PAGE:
Woman Holding Cash Money Looking Shocked or Surprised MSN
Image Credit: deagreez1/Depositphotos.

Differences Around The World

It makes sense that in different parts of the world, different optimal amounts are needed to be happy. For example, individuals living in North America would need $105,000 and individuals in Western Europe and Scandinavia need 0,000.

But if you look at other regions, like Latin America and the Caribbean, you only need a $35,000 salary for optimal happiness. Because the costs of living and wages are lower, you can reach optimal happiness with a limited amount of salary. Now you understand why I’m going there for my second mini-retirement after I’ve been there for my first mini-retirement already – lower cost of living!

We can say that location has an incredible effect on the salary amount that brings you optimal happiness.

What do you think, how much money do you need to be happy?

This post is produced and syndicated by Radical FIRE.

4 thoughts on “How Much Money Do You Need To Be Happy?”

  1. When I started working for a company 10 years ago, my ultimate goal was to earn €60k a year. I thought I would be able to do everything I wanted with that! Over the years that goal shifted higher and higher as I kept getting promoted. 10 years fast forward and my salary is now €125k. The point at which I started not really caring anymore was at about €90k, so almost in line with the research that you showed!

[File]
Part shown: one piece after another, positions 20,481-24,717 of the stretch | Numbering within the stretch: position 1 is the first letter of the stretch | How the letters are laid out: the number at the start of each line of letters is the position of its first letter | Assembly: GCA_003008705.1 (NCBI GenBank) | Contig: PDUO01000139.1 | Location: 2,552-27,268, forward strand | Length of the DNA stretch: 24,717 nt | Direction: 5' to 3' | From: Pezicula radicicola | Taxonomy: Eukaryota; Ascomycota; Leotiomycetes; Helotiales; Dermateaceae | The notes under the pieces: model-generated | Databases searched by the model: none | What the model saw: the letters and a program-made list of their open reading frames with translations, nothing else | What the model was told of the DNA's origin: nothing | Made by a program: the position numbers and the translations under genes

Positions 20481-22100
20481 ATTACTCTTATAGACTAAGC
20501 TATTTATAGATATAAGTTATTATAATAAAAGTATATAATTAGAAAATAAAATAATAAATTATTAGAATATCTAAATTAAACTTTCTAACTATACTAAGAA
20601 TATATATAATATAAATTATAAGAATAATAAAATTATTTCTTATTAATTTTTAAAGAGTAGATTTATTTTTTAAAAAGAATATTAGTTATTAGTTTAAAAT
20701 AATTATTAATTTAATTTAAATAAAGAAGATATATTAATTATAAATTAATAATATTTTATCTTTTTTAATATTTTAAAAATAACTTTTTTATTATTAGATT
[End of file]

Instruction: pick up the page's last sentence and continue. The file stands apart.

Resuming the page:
2. That’s really interesting, thank you for sharing Bart! It seems that this is really the amount that we need then – only a few more €€ to earn and I’ll also be there (let’s fast forward 10 years, shall we?). When all your needs have been met and you’re living comfortably, the extra money will certainly not hurt but it will also not add any significant value as it did before.

  3. I love this topic. Even in middle school, I remember telling my history teacher I thought several people in India and South America were happier than Americans because they prioritize family, know how to live on little, and aren’t obsessed with comparing themselves to others.

    I could logically see this, but not excape the capitalistic messages drilled into my brain. In general, the coversation about the connection between money and happiness intrigues me, especially when referencing other countries. In addition, without weighing health and social well-being into the equation, I now wonder if the question itself should be more complex. Thanks for adding to the question…

  4. Thanks for your comment Savvy!
    I def agree, when you are in South America you notice that there are other things that they value besides things they own. I’m a big advocate of only spending money on things that matter to you, not to keep up with the Joneses and buy things just because everyone is doing it. Of course, this study mentioned is only looking at arbitrary numbers, but it’s interesting to think about these kinds of things and to reflect on our own life